AFFF Testicular Cancer Lawsuit

This page examines AFFF firefighting foam lawsuits involving testicular cancer and their potential settlement value.

Aqueous film-forming foam (“AFFF”), which most people call firefighting foam, has long been used to put out fires fueled by gasoline and other chemicals. Firefighting foam contains high concentrations of PFAS, and new scientific evidence has linked PFAS exposure to certain cancer types.

Testicular cancer is one of the diseases that has been scientifically linked to occupational exposure to AFFF firefighting foam. Our lawyers like these cases. We think the link between testicular cancer and firefighting foam is overwhelming. Our attorneys also think these lawsuits have a strong chance of settling in 2024. If the defendants are going to target types of claims to settle, testicular cancer cases would be an excellent place to start.

If you have a claim, contact our AFFF lawyers today to get your case started. Call 800-553-8082 or get a free online consultation.

Testicular Cancer

Testicular cancer originates in the testicles (or testes), the male reproductive glands within the scrotum. These glands produce sperm and male sex hormones.

Testicular cancer is relatively rare compared to other types of cancer. However, it stands as the most common cancer among males aged 15 to 35 in many Western countries. Despite its incidence in this age group, it boasts a high cure rate, especially if detected early.

Primary factors that may increase the risk of testicular cancer include having an undescended testicle (cryptorchidism), a family history of the disease, and age—particularly those between 15 and 35. Additionally, white men seem to be at a higher risk compared to other racial and ethnic groups.

Fortunately, testicular cancer ranks among the most treatable cancer forms. Its early detection significantly improves treatment outcomes. Even in cases where the cancer has metastasized or spread, effective treatments are available.

Testicular cancer treatments vary depending on the type and stage of cancer. Surgery to remove the affected testicle is a primary treatment for nearly all stages. Radiation therapy, which employs high-powered energy beams, might be utilized in some instances. Chemotherapy, which uses drugs to target cancer cells, is another option. After the primary treatment, surveillance in the form of regular check-ups ensures the cancer doesn’t make a comeback.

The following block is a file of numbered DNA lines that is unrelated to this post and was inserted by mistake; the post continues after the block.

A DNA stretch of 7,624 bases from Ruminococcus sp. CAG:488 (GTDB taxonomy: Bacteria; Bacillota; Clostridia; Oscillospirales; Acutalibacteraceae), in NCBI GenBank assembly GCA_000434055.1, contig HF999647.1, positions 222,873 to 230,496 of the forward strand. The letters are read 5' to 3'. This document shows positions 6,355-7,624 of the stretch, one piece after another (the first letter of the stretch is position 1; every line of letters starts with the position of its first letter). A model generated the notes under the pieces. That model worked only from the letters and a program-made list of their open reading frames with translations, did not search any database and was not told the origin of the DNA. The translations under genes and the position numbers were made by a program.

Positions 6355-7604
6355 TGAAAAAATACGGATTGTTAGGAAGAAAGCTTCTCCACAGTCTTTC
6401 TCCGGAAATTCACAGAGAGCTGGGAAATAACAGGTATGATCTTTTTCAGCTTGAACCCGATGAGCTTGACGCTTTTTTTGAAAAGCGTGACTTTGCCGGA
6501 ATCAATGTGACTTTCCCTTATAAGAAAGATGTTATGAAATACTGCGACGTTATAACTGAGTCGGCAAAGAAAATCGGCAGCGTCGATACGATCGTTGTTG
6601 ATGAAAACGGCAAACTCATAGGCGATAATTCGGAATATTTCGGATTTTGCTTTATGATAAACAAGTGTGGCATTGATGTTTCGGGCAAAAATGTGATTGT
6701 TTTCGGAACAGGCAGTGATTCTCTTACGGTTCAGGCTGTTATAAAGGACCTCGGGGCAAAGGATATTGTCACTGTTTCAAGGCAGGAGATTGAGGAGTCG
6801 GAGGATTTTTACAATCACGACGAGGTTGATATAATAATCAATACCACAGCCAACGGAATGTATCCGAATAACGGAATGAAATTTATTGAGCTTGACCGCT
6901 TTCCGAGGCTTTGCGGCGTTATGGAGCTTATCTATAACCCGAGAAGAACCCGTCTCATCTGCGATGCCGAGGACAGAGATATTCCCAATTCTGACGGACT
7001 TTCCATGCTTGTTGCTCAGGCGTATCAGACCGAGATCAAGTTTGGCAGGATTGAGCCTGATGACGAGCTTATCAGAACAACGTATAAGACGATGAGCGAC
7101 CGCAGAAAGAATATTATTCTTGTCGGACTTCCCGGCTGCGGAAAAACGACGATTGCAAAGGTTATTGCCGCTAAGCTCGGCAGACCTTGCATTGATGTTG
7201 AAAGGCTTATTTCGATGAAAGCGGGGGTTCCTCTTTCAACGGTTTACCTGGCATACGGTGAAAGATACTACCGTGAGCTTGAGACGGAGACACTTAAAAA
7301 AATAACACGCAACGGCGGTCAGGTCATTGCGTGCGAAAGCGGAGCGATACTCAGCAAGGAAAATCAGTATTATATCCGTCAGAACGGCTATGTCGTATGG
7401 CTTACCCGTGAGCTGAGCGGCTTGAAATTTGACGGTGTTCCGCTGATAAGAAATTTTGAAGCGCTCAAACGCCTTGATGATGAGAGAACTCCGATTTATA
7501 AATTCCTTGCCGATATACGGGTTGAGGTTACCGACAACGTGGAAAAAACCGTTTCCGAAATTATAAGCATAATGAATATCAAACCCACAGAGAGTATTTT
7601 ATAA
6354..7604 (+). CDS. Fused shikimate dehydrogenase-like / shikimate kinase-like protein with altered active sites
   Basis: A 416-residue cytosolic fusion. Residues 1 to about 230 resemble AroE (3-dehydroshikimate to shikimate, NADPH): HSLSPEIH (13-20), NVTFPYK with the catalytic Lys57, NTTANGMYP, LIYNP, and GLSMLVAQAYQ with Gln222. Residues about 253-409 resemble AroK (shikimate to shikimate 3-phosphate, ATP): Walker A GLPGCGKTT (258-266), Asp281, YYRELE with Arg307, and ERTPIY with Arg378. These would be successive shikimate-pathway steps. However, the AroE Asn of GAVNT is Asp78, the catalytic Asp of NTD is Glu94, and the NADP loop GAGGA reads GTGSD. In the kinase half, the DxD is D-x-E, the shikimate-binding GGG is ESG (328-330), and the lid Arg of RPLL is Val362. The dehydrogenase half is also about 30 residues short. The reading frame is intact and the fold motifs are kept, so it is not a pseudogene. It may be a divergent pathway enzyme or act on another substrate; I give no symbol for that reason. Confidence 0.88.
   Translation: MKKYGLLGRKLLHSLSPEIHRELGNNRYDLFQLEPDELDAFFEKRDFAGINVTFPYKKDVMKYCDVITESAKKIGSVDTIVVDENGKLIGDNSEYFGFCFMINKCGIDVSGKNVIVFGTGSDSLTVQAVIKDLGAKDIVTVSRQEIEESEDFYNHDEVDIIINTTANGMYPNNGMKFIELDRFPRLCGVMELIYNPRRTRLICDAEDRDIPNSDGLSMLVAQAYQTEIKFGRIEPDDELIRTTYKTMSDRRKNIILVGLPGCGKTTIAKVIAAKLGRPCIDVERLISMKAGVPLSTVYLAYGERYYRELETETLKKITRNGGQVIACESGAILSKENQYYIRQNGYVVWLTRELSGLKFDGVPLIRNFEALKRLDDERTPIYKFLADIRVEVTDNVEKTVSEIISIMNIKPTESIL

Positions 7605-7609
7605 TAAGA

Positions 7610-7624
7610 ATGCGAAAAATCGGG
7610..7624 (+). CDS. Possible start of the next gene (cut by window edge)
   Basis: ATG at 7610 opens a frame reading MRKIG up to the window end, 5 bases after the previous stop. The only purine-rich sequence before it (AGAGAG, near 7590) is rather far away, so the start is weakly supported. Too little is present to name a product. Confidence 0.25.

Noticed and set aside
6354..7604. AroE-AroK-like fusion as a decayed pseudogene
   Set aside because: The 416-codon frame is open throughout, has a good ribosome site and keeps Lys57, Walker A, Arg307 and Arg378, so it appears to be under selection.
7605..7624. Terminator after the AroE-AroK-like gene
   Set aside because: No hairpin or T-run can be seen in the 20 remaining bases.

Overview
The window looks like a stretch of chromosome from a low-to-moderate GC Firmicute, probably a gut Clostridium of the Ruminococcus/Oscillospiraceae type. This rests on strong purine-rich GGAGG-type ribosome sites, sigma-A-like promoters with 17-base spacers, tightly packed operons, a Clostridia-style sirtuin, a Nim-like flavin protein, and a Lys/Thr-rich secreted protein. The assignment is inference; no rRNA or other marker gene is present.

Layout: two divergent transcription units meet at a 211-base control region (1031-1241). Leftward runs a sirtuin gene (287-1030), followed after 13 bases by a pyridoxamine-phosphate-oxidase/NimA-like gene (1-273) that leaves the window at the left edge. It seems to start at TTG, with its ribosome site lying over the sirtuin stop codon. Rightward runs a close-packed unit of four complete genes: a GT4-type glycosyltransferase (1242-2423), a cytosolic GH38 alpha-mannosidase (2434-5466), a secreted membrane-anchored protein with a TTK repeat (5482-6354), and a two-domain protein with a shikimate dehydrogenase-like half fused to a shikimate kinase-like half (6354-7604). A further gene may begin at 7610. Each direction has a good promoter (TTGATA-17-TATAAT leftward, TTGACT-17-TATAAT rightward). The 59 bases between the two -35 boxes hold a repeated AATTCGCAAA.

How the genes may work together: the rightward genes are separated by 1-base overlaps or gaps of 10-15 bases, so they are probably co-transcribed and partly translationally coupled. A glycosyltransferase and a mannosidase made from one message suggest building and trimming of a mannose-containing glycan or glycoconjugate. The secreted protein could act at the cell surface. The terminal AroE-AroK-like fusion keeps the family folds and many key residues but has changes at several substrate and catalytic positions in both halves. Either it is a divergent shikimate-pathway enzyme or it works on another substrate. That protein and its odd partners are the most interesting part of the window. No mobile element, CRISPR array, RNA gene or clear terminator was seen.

Aqueous Film-Forming Foam (AFFF) is a type of firefighting foam primarily used for extinguishing fuel fires, particularly in military, aviation, and industrial settings. AFFF effectively suppresses flammable liquid fires by forming a thin, water-based layer that cools the fire and prevents its contact with oxygen.

A primary concern with AFFF is its historical content of per- and polyfluoroalkyl substances (PFAS), a group of man-made chemicals. PFAS are used in many industrial applications due to their resistance to water, grease, and stains. These persistent chemicals don’t break down easily in the environment or the human body. As a result, they’ve become prevalent contaminants in water systems, especially near areas where AFFF has been extensively used, like military bases and airports.

AFFF and Testicular Cancer

There’s emerging evidence suggesting that PFAS exposure could be linked to an increased risk of testicular cancer. Several studies have indicated that men with higher levels of certain PFAS chemicals in their blood might have a higher risk of developing testicular cancer. However, the exact relationship and mechanisms aren’t entirely understood, and more research is needed to establish a clear causal link.

New 2023 Study

In a recent study released in Environmental Health Perspectives in July 2023, researchers have identified a clear correlation between exposure to perfluorooctanesulfonic acid (PFOS)—a variant of per- and polyfluoroalkyl substance (PFAS)—and the incidence of testicular cancer among military members.

This research, a collaborative effort between the National Cancer Institute and the Uniformed Services University of the Health Sciences, analyzed data from over 1,000 Air Force members. The team picked 530 servicemen with testicular cancer and 530 without it and checked blood samples from before they got sick. They found that high PFAS levels in the blood often came from jobs like firefighting or from being at a base where the water had lots of PFAS.